At the time of our visit, it felt like the façade was not yet completed, and I had to squint and search to confirm that this was indeed Upper Modern Bistro.  But once I entered the restaurant, I was truly excited to start my meal. Our friends had been raving about how amazing the food was at St. George, the restaurant where Orrico was head chef previously to opening his own place. I had never had the chance to go, and anticipated a great meal at Upper Modern Bistro.

There’s a snack menu, a tasting menu, and the main a la carte menu to choose from. As enticing as the snack menu looked, we decided to go straight to choosing our main meal. With the 4 of us dining, I have lots of lovely food pics for you here!

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Oyster w/ Ponzu Sauce @ HK$ 58 each

I started off with 2 Brittany oysters, they were crisp and not too big with a fabulous ponzu sauce.

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Steak Tartare HK$ 168

As my first choice of moules marinière was sold out, I went for a bistro staple – the steak tartare.  It was unconventional, served on a base of avocado, mixed with pecans instead of capers, and topped with a parmesan cheese foam. If you are a tartare traditionalist, you will be disappointed, as it hasn’t the tartness or the heavier flavours of a traditional tartare. This one is light, with no discerning meaty taste as the favours of the avocado and parmesan overpowered it a bit. Still, the flavours went well together, and I enjoyed the lightness of it.

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63° egg, sauteed crab meat and Bellota ham HK$ 148

63° eggs are one of UMB’s signature components, and Chef Orrico uses them in his main dish of Mushroom Tagliatelle also.

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A bird’s eye view

KW’s starter of Chestnut Soup (no photo!) was dreamy, a rich, sweet cream of chestnut with complimentary shavings of white Alba truffle. Delicious. In fact, if you like creamy soups as I do, I would say that soup is definitely one of Upper Modern Bistro’s strong points!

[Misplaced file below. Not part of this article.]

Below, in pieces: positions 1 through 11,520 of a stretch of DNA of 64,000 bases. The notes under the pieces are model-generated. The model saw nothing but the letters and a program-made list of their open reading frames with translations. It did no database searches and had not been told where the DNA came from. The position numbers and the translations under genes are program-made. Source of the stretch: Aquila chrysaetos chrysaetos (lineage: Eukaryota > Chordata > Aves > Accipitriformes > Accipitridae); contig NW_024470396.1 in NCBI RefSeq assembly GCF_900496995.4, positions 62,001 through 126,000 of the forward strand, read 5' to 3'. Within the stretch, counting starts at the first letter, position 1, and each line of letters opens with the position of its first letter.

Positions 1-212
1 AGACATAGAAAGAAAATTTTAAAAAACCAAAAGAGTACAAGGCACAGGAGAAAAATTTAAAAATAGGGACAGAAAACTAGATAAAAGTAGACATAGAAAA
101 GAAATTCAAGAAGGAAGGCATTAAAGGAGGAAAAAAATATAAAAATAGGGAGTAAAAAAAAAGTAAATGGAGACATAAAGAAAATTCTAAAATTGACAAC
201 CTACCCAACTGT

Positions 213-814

For the main courses, BB ordered a delectable Quail and Foie Gras Pie. It is limited on the menu and yet it was still available for us to order. I suppose it may sound too heavy and rich for many, but I liked its traditionalism.  One bite brought me back to a meal that I had at Au Petit Riche, an old-school Parisian restaurant, where traditional recipes such as meat pies and tête de veau are predominant on the menu.  And hey, it comes with a salad!  With truffles shavings again, no less.

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Quail and Foie Gras Pie with Lentil Sauce, HK$ 328

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Accompanying salad with truffles!

My main course was the most mainstream of them all, but just as well executed. The pasta was wonderfully fresh and cooked perfectly al dente, and the 63° egg oozed its bright yellow yolk to create a smooth, creamy sauce.

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Mushroom Tagliatelle, 63° egg, cheese sauce and parma ham HK$ 168

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Oozing egg…

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Sole a la meuniere, butternut sauce and sauteed mushrooms HK$ 248

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La Rotisserie comes to Wan Chai!

I had heard stories about La Rotisserie in Sheung Wan, when it first opened.

“The line goes around the block!”

“Whenever I go they are always sold out 😦 “

“Their chocolate cake is like crack – seriously addictive.”

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I wasn’t about to go all the way to Sheung Wan from my office in Wan Chai, only to be disappointed and cheated out of my chicken. So imagine my glee and excitement when I found out that La Rotisserie has opened in Wan Chai, and that at long last, I finally had the opportunity to try it! For the first few days of opening, they were having a promotion of HK$50 (instead of $68) for a lunch set – 1/4 chicken, a portion of sides, and house-made iced lemon tea or soup of the day (cauliflower and coconut milk = yum) – well, that’s over now folks, sorry! But really, the regular price of HK$68 is very affordable, and what you get for it is worth ever dollar.

I have very fond smell-memories of walking down the street in Paris and seeing a huge oven cabinet full of crispy brown-skinned chickens spinning slowly on a spit, around and around and around they went. I could smell them from all the way down the street, far sooner than before I actually saw them. La Rotisserie has brought this beautiful method of chook-cooking to Hong Kong. The do it simply, efficiently, and effectively. The focus is on the ingredients, corn-fed free range chicken from France. They even go so far as to advertise the French producer, Picalou, on their menu (although try to find anything about them online and you’ll be at a loss). Their chocolate and their cream is also imported from France, and these ingredients go into that wicked chocolate cake (laced with sel de guerande) and their quiches.